Alors que la LCBO introduit la vente de caisses de 12 bouteilles de bière dans plusieurs de ses magasins de détail, le président du SEFPO, Warren (Smokey) Thomas, a réitéré la position du syndicat qui est contre l'élargissement des ventes privées de bière et de vin aux supermarchés.
Critics say 12-packs in LCBO stores a step toward booze in grocery stores
Alanna Kelly – Posted Aug 6, 2015 4:51 pm EDT
Ever walk into an LCBO store looking for a 12-pack of beer but can’t seem to find one?
Well, times they are a-changin’.
As part of a pilot project rolling out across Ontario starting today, 10 LCBO locations have begun selling 12-packs of beer, a change that was announced in April by Premier Kathleen Wynne.
The Premier also announced that Ontario will allow beer in six-packs or smaller packages to be sold in 450 grocery stores.
“Part of the recommendations from the Premier’s council was to pilot the expanded sales of beer,” said Christine Bujold spokesperson for the LCBO. “It will eventually be in grocery stores.”
If the pilot project is successful, the sale of 12-packs will expand to up to 50 stores.
Bujold said expanding and upgrading LCBO stores will hopefully help improve customer service and product selection, which “helps us generate revenue which we then turn over to the Province to pay for things like health care, education and infrastructure.”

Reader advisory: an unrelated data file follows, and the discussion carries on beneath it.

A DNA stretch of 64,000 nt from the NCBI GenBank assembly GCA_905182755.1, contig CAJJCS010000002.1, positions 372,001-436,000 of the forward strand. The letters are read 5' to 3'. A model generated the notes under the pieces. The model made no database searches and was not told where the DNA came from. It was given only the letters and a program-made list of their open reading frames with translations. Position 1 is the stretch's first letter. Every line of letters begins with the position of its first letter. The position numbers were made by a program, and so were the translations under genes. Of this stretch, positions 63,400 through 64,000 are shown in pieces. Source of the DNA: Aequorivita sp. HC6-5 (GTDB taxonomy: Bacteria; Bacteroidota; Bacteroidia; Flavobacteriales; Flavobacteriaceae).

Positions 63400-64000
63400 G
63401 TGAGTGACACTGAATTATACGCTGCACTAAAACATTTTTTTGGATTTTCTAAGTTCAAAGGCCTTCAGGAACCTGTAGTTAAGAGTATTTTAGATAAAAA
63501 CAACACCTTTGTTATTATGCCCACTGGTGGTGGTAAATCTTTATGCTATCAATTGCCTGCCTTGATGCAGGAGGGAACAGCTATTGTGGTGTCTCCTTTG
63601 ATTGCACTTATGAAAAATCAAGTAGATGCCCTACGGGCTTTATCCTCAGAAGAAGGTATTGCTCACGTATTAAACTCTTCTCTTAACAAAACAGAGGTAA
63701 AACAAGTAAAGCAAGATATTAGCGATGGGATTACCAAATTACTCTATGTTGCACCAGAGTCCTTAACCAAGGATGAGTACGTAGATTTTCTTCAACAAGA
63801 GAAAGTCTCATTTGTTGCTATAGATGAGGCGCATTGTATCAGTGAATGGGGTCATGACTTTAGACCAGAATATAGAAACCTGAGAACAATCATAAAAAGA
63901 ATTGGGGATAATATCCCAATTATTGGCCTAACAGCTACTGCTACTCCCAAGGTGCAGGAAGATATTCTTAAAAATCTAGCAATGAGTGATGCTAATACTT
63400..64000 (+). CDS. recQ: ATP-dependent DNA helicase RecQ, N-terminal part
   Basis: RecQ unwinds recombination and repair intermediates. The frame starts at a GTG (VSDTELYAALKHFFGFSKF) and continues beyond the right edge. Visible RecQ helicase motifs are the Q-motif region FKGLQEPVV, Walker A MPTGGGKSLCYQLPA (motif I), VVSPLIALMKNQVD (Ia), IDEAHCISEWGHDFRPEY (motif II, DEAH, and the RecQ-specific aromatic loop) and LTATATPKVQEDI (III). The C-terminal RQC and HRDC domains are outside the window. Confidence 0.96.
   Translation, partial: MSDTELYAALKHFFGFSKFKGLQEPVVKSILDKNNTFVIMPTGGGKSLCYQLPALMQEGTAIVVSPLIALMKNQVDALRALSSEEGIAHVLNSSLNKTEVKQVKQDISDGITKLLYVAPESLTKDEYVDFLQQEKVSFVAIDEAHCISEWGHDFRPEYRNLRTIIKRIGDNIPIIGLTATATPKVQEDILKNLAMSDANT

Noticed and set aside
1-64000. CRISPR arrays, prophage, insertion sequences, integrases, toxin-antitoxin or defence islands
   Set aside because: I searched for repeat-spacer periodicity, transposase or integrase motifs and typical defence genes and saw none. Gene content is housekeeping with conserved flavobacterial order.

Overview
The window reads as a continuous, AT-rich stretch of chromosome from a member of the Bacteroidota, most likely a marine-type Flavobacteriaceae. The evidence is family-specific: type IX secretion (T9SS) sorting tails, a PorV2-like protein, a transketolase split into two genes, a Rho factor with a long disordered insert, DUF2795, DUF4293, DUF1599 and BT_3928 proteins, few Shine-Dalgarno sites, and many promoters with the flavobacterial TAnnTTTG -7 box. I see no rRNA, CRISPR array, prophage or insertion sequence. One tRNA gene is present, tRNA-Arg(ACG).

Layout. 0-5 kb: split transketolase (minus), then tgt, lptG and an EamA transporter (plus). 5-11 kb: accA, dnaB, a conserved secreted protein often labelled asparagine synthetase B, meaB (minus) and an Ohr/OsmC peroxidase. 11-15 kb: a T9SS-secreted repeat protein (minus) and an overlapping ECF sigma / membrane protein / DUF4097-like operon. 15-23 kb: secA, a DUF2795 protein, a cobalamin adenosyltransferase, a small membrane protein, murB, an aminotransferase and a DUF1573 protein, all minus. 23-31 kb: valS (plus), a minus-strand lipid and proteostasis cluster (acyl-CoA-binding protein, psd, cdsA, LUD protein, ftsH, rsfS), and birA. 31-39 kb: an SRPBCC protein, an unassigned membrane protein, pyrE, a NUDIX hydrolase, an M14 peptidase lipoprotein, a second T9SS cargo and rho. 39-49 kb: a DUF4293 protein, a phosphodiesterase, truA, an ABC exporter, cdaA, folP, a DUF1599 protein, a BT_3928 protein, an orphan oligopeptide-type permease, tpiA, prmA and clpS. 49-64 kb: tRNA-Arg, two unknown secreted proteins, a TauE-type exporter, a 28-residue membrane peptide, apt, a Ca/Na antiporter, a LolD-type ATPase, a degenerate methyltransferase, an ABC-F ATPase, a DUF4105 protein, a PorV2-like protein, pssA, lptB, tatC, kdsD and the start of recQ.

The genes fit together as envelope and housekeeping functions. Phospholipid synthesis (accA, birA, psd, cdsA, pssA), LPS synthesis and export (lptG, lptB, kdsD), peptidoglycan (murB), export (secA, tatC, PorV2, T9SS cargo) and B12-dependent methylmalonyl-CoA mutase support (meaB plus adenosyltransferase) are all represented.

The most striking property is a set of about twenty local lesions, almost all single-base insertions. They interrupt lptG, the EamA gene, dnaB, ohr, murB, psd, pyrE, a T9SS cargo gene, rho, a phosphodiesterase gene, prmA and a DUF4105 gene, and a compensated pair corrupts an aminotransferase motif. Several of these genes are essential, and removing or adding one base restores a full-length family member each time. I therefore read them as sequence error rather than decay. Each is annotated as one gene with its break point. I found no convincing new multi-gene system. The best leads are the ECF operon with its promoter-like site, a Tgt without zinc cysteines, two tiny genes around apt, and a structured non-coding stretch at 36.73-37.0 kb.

But Ontario Public Service Employees Union president Warren (Smokey) Thomas disagrees with that perspective.
“We are in very bad shape, very bad shape if we are peddling drugs to make money,” said Thomas on Thursday.
Thomas said the pilot project is a move towards selling beer in grocery stores, which OPSEU is opposed to.
OPSEU is not convinced that sales of 12-packs will dramatically increase if it brought into LCBO locations.
“We’ll wait and see what happens,” he said.
Instead, Thomas wants to see LCBO kiosks in grocery stores.
Thomas said LCBO and Beer Store employees are trained to handle and de-escalate situations that could arise in their stores, and over the last year the LCBO has “refused service to well over 400,000 people,” he said.
“What’s going to happen in a grocery store on a Friday or Saturday night when you have people working cash, there’s a bunch of people lined up, you smell alcohol on a person and what happens when they are refused service?” Thomas asked.
It results in a big “kerfuffle,” he said.
In this pilot project, bottled domestic products such as Coors Light, Molson Canadian, Carling Lager and Budweiser will be sold as well as Labatt Blue in cans. Heineken, Stella Artois, Corona Extra, Grolsch, Steam Whistle and Muskoka Survival Pack will also be sold in 12-packs at the selected locations.
The locations, listed below, were chosen because of their appeal to the LCBO and also adhered to the distant requirements of being a minimum of two kilometres from the nearest Beer Store:
- Burlington – 3041 Walkers Line
- Sudbury – 1099 Marcus Drive
- Bowmanville – 2344 Highway #2
- Tecumseh – 15 Amy Croft Drive, Unit 2
- Toronto – 1339 Lawrence Avenue West – North Park Plaza
- Uxbridge – 2B Wellwood Drive, Unit 1 – Quaker Hill Centre
- Ottawa – 120 Riocan Avenue
- Brampton – 9970 Airport Road
- Kitchener – 721 Ottawa Street South – Alpine Centre Plaza
- Woodbridge – 959 Dundas Street
Related: OPSEU in the News